He started up as a planter of cotton plantation in the Delta region of West Tennessee, a business which brought him rich fortune. Additionally, he also functioned as a slave owner and trader.
The thriving business and success raised the financial status of the family all through the 1850s. By 1858, he was chosen as a Memphis alderman. In the next two years, he established himself as one of the richest men in Tennessee.
With the initiation of the Civil War, he drafted himself at the Confederate States Army and by 1861, started out as a private soldier at Tennessee Mounted Rifles.
His status and position as a planter earned him the position of Lieutenant Colonel. His position involved recruiting and training a battalion of Confederate Mounted Rangers.
By October 1861, he was commanding a regiment. Despite having no military training or experience, his proficiency, tactical approach and leadership prowess earned him a respectable status.
In 1862, he, along with his troops, was stationed at the Fort Donelson. Though his company was cornered by Major General Ulysses Grant, instead of surrendering to their demand, he successfully and safely led his troop across the river.
He led the cavalry to escape past Niashville, where he coordinated evacuation effort. Within a month, he trained himself and his troops for the Battle of Shiloh. He commanded rear-guard action during the Confederate retreat into Mississippi.
During the battle, he sustained a gun shot at the back. However, despite this, he led a cavalry charge against union skirmishers and single-handedly controlled the troops.
During the summer, he commanded a new brigade of green cavalry regiments and by July, he led them successfully into the First Battle of Murfreesboro. He was promoted to the rank of Brigadier General and given command of Confederate cavalry brigade.
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He next participated in the cavalry operations near Mississippi River, wherein Grant was under control. The troop frustrated Grant’s forces by cutting communication lines and raiding stores of supplies. He then employed guerrilla tactics to frustrate and exhaust his pursuers.
Throughout 1863, he engaged himself at the Battle of Thompson near Fort Donelson. Interestingly, he fooled and successfully cornered Colonel Abel Streight’s commanded Union cavalry by leading his troop around the same hilltop a multiple times to give an impression of a large force.
During the Battle of Chickamauga held in September 1863, he played a vital role by fighting alongside infantrymen and pursuing the retreating Union army. However, combat with General Bragg led him to serve as the independent commander in Mississippi.
By December 1863, he was promoted to the rank of a Major General. In the new found position, he commanded several small engagements before taking up charge at the Battle of Okolona and defeating a large force.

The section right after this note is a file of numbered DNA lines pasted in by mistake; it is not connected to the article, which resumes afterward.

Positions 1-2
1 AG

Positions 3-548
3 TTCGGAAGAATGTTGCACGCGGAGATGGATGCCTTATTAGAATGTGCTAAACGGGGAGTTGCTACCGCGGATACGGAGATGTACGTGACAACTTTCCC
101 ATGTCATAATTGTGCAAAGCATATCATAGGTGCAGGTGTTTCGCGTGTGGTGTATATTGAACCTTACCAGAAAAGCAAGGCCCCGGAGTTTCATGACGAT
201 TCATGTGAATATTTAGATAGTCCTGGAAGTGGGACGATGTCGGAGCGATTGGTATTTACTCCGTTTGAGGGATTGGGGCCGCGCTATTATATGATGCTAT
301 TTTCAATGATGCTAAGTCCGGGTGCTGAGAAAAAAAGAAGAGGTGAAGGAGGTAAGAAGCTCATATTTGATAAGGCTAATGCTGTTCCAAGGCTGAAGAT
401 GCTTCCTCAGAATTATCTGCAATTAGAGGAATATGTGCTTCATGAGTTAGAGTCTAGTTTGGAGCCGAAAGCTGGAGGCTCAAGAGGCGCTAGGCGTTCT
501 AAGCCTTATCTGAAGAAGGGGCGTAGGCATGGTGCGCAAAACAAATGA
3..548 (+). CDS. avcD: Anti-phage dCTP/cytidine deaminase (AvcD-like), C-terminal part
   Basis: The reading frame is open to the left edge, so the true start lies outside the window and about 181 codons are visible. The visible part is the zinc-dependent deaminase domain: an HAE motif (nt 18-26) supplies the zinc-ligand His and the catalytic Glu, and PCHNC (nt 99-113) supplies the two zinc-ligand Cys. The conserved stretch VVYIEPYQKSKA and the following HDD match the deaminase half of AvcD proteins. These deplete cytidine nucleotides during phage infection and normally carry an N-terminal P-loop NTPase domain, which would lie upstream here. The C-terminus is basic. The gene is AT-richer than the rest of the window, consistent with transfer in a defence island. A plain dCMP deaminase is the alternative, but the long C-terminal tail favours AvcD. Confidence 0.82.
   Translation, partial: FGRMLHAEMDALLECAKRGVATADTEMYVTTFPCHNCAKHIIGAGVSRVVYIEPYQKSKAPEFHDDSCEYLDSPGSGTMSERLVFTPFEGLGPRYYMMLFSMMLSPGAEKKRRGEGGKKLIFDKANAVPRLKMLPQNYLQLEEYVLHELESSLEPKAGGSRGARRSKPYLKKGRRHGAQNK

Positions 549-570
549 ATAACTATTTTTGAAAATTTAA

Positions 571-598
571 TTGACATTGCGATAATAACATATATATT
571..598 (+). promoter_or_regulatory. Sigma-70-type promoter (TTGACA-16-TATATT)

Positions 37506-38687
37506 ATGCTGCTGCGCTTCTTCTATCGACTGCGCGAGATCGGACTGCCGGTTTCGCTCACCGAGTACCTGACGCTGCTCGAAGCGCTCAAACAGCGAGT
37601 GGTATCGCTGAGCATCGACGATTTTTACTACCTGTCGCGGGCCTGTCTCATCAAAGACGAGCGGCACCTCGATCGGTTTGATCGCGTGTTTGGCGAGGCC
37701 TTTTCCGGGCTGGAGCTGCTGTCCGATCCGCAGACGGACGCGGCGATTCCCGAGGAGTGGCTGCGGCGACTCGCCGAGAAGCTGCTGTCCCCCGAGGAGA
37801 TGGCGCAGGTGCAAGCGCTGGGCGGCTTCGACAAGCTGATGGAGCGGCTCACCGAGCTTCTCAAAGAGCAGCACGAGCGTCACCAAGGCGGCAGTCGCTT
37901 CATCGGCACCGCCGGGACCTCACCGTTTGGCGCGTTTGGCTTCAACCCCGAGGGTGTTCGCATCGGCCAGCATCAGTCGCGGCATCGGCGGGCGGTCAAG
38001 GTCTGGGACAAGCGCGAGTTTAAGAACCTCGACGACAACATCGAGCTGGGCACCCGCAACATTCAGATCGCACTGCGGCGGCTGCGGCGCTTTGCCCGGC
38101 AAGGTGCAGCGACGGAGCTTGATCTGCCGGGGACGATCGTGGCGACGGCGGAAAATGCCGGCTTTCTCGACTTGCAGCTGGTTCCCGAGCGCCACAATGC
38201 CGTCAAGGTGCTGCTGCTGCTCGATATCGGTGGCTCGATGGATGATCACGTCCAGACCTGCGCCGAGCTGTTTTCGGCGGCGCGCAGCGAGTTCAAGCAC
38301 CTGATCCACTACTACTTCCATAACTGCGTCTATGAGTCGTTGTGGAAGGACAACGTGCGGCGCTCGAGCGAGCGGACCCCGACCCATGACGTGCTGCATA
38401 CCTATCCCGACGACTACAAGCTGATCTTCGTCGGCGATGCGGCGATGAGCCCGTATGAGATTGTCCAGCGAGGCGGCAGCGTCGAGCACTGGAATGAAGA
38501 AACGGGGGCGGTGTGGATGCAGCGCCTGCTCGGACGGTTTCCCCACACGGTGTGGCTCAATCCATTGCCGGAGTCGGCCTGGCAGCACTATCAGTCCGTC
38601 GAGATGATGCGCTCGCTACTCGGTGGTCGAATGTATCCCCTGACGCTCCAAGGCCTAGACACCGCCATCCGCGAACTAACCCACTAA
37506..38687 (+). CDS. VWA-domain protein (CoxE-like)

His most controversial role came in the Battle of Fort Pillow wherein he served as the field commander. Despite winning the battle, his troops went on to kill over 200 unarmed Union soldiers, mostly black. The entire incident was later recognized as the Fort Pillow Massacre.
Notwithstanding the charge sheet against him at the Battle of Fort Pillow, he went on to lead his men at the Battle of Brice’s Crossroads where he not only destroyed the Union force, but claimed valuable supplies and arms as well.
The year 1864 brought mixed results for his army. While he lost the Battle of Tupelo and the Third Battle of Murfreesboro, he came up with a resounding victory at the Second Battle of Franklin
In 1865, he was promoted to the rank of Lieutenant General but was defeated at the Battle of Selma during General Wilson’s raid into Deep South
Post Civil War, he returned to Tennessee and entered private business. However, with the abolishment of slavery, he suffered a major financial setback as he was a slave trader.
Meanwhile, he began to associate himself with the newly formed Ku Klux Klan a secret society that disrupted the reconstruction effort and terrorized blacks. He served as the first mastermind of the Klan ever since its formation in 1866.
He then found employment at the Selma-based Marion & Memphis Railroad, eventually serving as the company President. However, with the failure of the business, he went bankrupt.
Due to major financial losses incurred, he was forced to sell most of his assets. He spent the latter half of his days running a prison labor camp on President's Island in the Mississippi River.
Personal Life & Legacy
He tied the nuptial knot with Mary Ann Montgomery, daughter of a Presbyterian minister in 1845. The couple was blessed with two children, William Montgomery Bedford Forrest and Fanny
His health deteriorated greatly during the latter half of his life. He breathed his last in October 1877 in Memphis of acute complications of diabetes. He was cremated at the Elmwood Cemetery. Later in 1904, his remains were disinterred from Elmwood and moved to a Memphis City Park.
Posthumously, a number of memorials, statues, monuments, schools, institutions were constructed and named in his honor.